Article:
Midreshet Amit

Torah

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True Compassion

By: Sophiana Paris and Ariella Nahoumi

Growing up, Moshe was surrounded by compassion. When he was born, his mother took care of him for three months until she was forced to place him in the Nile. She put in the extra effort to make him a special basket in hopes that her baby would survive. Not only did his mother protect her child, but his sister was there by his side to make sure that her baby brother would be okay. The compassion that Moshe experienced in the earliest stages of his life extended even further than his biological family. When Bat Pharoah saw him floating through the Nile River, the immediate emotion described in the text was her compassion towards him, “֣ ֔.” Clearly, the compassion he was surrounded by growing up influenced him to sympathize with others. As a result, this became a huge factor in what made him a great, successful leader. His life mission is reflected in his name, Moshe, meaning “he draws out.” We see in this parsha that there are multiple instances where his compassion led him “to draw” people out of their suffering. When Moshe grows up we read:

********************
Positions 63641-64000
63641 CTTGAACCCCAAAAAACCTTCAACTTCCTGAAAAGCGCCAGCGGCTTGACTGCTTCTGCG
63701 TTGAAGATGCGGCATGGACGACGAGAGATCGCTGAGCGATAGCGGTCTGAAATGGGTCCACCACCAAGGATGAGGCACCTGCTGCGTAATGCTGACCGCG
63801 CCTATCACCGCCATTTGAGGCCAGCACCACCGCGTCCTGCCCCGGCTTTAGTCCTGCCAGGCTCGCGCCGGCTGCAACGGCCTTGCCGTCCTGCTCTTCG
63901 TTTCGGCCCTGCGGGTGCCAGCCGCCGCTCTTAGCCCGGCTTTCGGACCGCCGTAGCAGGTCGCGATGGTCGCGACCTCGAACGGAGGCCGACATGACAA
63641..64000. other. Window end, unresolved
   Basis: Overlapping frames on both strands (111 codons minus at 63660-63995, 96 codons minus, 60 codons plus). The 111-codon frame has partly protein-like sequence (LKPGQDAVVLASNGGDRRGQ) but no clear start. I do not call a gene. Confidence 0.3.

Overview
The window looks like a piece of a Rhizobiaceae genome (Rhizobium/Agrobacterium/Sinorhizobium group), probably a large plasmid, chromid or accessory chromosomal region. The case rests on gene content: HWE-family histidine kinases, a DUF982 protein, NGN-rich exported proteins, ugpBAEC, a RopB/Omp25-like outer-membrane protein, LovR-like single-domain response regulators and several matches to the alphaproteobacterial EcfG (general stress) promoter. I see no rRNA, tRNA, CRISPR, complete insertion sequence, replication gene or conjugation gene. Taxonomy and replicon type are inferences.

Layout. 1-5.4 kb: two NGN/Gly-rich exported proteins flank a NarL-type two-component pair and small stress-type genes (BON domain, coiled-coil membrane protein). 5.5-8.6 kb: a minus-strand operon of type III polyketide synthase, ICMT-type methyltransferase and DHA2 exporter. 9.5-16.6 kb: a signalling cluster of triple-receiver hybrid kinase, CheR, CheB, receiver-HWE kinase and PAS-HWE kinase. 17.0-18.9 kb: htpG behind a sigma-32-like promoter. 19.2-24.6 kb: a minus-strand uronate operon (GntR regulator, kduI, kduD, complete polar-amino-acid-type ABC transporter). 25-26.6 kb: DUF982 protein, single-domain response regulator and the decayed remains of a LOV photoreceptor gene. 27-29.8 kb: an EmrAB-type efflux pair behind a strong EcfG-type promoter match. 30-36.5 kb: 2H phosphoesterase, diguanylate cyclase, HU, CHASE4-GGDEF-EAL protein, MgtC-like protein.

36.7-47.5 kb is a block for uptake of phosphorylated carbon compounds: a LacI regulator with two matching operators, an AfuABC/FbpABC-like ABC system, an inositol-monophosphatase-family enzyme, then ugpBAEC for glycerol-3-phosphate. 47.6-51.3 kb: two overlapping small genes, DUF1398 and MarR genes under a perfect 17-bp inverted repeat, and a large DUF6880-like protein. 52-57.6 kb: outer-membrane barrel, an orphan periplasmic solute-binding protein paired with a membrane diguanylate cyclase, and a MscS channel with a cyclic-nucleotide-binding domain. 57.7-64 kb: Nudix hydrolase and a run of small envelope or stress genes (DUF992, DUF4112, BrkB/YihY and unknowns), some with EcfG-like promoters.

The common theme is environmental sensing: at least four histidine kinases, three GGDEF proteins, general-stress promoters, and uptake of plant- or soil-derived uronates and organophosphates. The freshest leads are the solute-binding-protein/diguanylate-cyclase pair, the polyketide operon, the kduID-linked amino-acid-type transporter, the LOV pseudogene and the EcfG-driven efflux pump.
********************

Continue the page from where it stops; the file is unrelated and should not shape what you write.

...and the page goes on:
֣ ֣ ֗ ֤ ֙ ֣ ֔ ֖ ֑ ֙ ֣ ֔ ֥ ֖  
Moshe went out to his brothers and saw their suffering. Before he even knew of his own identity he couldn't stand by as an Egyptian man beat a Jewish man.
We continue to read
֙ ֣ ֔ ֛ ֥ ֖ ֑ ֙֙ ֔ ֥ ֖
Moshe saw two Jewish men fighting and got involved to protect the underdog.
It never mattered who the person was, Moshe always stood up to support the underdog. We continue to read about Moshe Leaving Egypt and traveling to Midian where he sees the daughters of Yitro suffering under the hand of the local shepherds and steps in to rescue them.. This trait of compassion isn't just something that Moshe was raised with, but rather something that became part of his personality and guided him as a leader of the Jewish people.